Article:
The CXR features of asthma are not particularly specific, but the most common abnormality is bronchial wall thickening, with hyperinflation the second most common (identified up to 24 % though less reliable) finding (Lynch 1998). In patients with asthma, CT is indicated to identify suspected complications, particularly allergic bronchopulmonary aspergillosis, and mimics of asthma such as hypersensitivity pneumonitis. When it is performed, CT is helpful for evaluating the extent of airway thickening (remodeling: airway walls are thicker than healthy individuals and the degree of airway wall thickness directly correlates with the severity of airflow obstruction and clinical disease) (Aysola et al. 2008), bronchial dilation, and expiratory air trapping. Air trapping is usually defined as the percentage of the lung less than 850 HU on expiratory CT, and those individuals with an air-trapping percentage above the median value of 9.66 % defined as having an air-trapping phenotype. Bronchial dilation, or bronchiectasis (defined as a bronchus with a larger diameter than the internal diameter of the adjacent pulmonary artery), is more prevalent in asthmatic patients than in healthy subjects. Acute complications of asthma may include pneumothorax, pneumomediastinum (and rarely pneumopericardium, pneumoperitoneum, pneumoretroperitoneum, pneumorrhachis, and even subdural emphysema), mucus impaction with or without atelectasis, and pneumonia (Woods and Lynch 2009).
1.3.2 Consolidations or Airspace Opacifications or Alveolar Opacity or Alveolar Pattern
Consolidation is the most common cause of pulmonary opacities in the acute airway obstruction population. In contrast to ground-glass opacities (GGO), consolidation obscures underlying vascular structures and frequently is associated with absence of volume loss and air bronchograms by opacification of lung acini with little or no involvement of conducting airways. By definition, diseases that produce consolidation are characterized by a replacement of alveolar air by fluid, cells, tissue, or some other substances (Hansell et al. 2008). If acute, consolidation is most commonly caused by pulmonary edema (of both cardiogenic and noncardiogenic causes), pulmonary hemorrhage, acute eosinophilic pneumonia, acute extrinsic allergic alveolitis, radiation pneumonitis, pulmonary infarction, or infectious pneumonia (Table 3).
(a) Diseases recognized as causing alveolar opacity or pattern
Hemodynamic pulmonary edemaa
Non-hemodynamic pulmonary edema
Diffuse alveolar damage (ARDS)a
Diffuse alveolar hemorrhage (DAH)
Severe cardiac failurea
Amniotic fluid embolism
Bone marrow embolism
Adenocarcinoma ex-bronchoalveolar cell carcinoma
Pulmonary alveolar proteinosis
Acute extrinsic allergic alveolitis
(b) Imaging signs of acute obstruction of airways by alveolar disease
1. Acinar or peribronchiolar nodules
2. Air alveologram and bronchiologram
3. Air bronchogram
4. Butterfly or “bat’s wing” distribution
5. Coalescence (early)
6. Fluffy, ill-defined margins
7. Perihilar, diffuse, segmental, or lobar distribution
8. Present soon after onset of symptoms; rapid change
1.3.3 Thoracic Oncologic Emergencies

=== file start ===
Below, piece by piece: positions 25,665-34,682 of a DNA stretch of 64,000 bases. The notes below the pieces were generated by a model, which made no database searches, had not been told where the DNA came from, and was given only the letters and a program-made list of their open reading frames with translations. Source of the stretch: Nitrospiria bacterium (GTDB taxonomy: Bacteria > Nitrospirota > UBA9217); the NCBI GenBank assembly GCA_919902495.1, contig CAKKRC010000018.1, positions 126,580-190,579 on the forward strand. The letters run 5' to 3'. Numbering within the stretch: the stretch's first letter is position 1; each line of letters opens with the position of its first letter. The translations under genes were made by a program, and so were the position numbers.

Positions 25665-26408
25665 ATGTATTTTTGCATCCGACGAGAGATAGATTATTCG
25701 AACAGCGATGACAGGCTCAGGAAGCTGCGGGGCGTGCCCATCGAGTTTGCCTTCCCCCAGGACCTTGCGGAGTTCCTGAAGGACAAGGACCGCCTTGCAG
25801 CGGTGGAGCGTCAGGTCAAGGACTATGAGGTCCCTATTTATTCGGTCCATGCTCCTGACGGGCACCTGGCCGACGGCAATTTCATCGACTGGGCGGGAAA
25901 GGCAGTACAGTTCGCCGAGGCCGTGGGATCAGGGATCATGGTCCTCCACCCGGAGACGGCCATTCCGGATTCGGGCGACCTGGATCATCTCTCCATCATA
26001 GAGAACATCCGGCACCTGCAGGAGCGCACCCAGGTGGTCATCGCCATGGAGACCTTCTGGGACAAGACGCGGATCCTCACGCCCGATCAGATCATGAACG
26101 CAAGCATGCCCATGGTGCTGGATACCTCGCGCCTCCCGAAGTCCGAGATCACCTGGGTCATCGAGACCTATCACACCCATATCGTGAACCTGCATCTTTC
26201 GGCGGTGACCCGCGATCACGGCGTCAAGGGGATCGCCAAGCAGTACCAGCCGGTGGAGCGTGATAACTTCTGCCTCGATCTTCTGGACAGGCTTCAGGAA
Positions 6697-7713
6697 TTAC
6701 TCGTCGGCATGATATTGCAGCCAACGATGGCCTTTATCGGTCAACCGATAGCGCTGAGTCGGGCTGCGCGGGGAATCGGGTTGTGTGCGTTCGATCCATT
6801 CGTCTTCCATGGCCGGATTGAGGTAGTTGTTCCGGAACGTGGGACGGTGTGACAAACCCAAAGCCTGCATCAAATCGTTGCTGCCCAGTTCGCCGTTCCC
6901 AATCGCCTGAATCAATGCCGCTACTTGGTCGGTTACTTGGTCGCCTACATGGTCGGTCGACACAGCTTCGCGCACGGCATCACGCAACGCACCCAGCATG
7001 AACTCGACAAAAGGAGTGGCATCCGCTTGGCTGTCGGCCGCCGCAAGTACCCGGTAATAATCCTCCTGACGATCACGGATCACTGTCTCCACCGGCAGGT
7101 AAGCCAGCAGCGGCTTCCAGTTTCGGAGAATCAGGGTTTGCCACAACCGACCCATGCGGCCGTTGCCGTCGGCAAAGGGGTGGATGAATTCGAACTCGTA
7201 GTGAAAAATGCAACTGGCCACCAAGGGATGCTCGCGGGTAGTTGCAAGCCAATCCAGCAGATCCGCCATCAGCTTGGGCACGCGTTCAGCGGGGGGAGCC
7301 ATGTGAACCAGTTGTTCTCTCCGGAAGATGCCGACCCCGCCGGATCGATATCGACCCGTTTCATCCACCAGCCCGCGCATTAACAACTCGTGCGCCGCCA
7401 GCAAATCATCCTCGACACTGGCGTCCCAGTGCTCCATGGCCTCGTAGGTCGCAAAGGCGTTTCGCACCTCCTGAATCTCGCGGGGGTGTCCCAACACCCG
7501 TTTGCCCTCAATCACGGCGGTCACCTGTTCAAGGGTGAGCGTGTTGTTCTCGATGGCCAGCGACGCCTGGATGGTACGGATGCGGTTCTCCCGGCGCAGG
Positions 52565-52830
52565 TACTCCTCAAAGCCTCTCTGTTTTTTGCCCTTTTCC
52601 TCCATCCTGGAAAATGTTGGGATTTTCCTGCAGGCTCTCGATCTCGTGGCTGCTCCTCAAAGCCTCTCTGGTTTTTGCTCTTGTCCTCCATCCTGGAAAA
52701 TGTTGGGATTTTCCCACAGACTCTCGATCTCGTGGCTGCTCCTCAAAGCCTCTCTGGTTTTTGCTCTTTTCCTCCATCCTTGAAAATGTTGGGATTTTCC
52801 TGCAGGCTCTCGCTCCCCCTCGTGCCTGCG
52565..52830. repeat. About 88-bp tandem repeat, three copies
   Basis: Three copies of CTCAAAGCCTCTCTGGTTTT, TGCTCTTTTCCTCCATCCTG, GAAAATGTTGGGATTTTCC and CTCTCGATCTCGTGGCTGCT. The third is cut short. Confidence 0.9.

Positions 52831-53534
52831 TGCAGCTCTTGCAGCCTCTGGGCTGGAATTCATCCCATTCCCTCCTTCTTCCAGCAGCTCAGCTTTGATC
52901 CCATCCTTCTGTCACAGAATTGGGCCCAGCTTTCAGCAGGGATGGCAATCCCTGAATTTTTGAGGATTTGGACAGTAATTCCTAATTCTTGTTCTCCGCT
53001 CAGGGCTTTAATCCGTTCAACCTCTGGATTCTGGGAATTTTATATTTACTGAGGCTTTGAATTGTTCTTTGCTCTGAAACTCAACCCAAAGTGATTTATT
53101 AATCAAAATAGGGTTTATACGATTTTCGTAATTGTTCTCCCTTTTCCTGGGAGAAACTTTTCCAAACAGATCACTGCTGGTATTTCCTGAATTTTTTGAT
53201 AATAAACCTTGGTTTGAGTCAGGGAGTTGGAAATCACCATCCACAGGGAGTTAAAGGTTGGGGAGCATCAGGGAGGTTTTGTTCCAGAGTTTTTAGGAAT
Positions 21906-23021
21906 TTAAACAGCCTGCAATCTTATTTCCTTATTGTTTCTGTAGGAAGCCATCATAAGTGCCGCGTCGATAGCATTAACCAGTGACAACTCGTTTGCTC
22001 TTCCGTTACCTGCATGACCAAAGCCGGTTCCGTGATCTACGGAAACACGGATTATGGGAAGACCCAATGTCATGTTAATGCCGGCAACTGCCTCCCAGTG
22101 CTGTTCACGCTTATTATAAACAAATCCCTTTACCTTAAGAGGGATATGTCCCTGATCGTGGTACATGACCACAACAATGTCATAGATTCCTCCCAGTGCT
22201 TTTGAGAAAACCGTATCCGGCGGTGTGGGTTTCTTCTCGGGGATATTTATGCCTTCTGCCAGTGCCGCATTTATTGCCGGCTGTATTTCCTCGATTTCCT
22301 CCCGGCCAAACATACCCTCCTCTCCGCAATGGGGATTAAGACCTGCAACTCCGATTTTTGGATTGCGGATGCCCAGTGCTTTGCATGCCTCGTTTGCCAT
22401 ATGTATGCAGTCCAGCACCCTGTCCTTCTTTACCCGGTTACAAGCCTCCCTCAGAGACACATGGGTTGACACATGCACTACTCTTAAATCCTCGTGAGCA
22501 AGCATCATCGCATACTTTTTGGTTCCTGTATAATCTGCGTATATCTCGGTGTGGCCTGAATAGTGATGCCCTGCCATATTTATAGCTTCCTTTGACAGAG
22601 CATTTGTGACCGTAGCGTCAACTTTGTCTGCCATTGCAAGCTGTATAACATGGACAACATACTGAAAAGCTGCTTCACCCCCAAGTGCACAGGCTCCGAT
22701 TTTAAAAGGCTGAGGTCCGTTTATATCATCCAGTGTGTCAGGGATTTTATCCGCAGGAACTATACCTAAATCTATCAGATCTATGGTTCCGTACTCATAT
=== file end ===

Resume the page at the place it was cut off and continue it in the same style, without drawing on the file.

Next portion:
Oncologic patients often experience emergent complications that are either direct result of the underlying malignancy or an indirect result related to the therapy (Table 4).
Thoracic oncologic direct and indirect complications
Oncologic direct complications
Mass effect and airway compromise
Tracheo- or broncho-esophageal fistula
Mass effect and vascular invasion
SVC obstruction, SVC syndrome
Mass effect and invasion of cardiac chambers
Pericardial effusion and cardiac tamponade
Tumor extension into the cardiac chambers
Massive pleural effusion, hemothorax, pneumothorax
Massive hemorrhage, pseudoaneurysm, or AV fistula
Massive pulmonary embolism, disseminated intravascular coagulation, opportunistic infections
Oncologic indirect complications
Postoperative or post-procedural
Pneumothorax, massive hemorrhage, hemothorax, complications of vascular injury, bronchopleural fistula
Airway edema and obstruction
Radiation pneumonitis, fistula formation
Spontaneous pneumothorax, immunosuppression and opportunistic infections, fistula formation
Airway obstruction complicates approximately 20–30 % of patients with lung cancer, and large masses that compress the central airways may result in postobstructive atelectasis or pneumonia and airway compromise. Rapidly growing tracheal, mediastinal, and hilar masses are most common causes (Fig. 3) (Quint 2009; Guimaraes et al. 2014). Knowledge of airway narrowing is important before attempting percutaneous and surgical biopsy because it may lead to collapse of residual normal lung and sudden respiratory decompensation (McCurdy and Shanholtz 2012). Muscle relaxant drugs used during anesthesia may precipitate dangerous respiratory compromise in patients with pre-existing airway compression by tumor owing to loss of chest wall tone.
MDCT of thoracic oncologic emergencies. (a) Lung small-cell carcinoma extending into the mediastinum with SVC syndrome (white arrow). (b) A soft tissue hilar mass with carinal and left bronchial extension (red arrow) in a known non-small cell carcinoma in a patient with acute breathlessness. (c) Esophageal carcinoma ruptured in right lung parenchyma and with esophago-pleural fistula (white arrow). (d) Mediastinal chondrosarcoma with rightward mediastinal shift and acute airway obstruction
1.3.4 Noncardiogenic Pulmonary Edema (NCPE)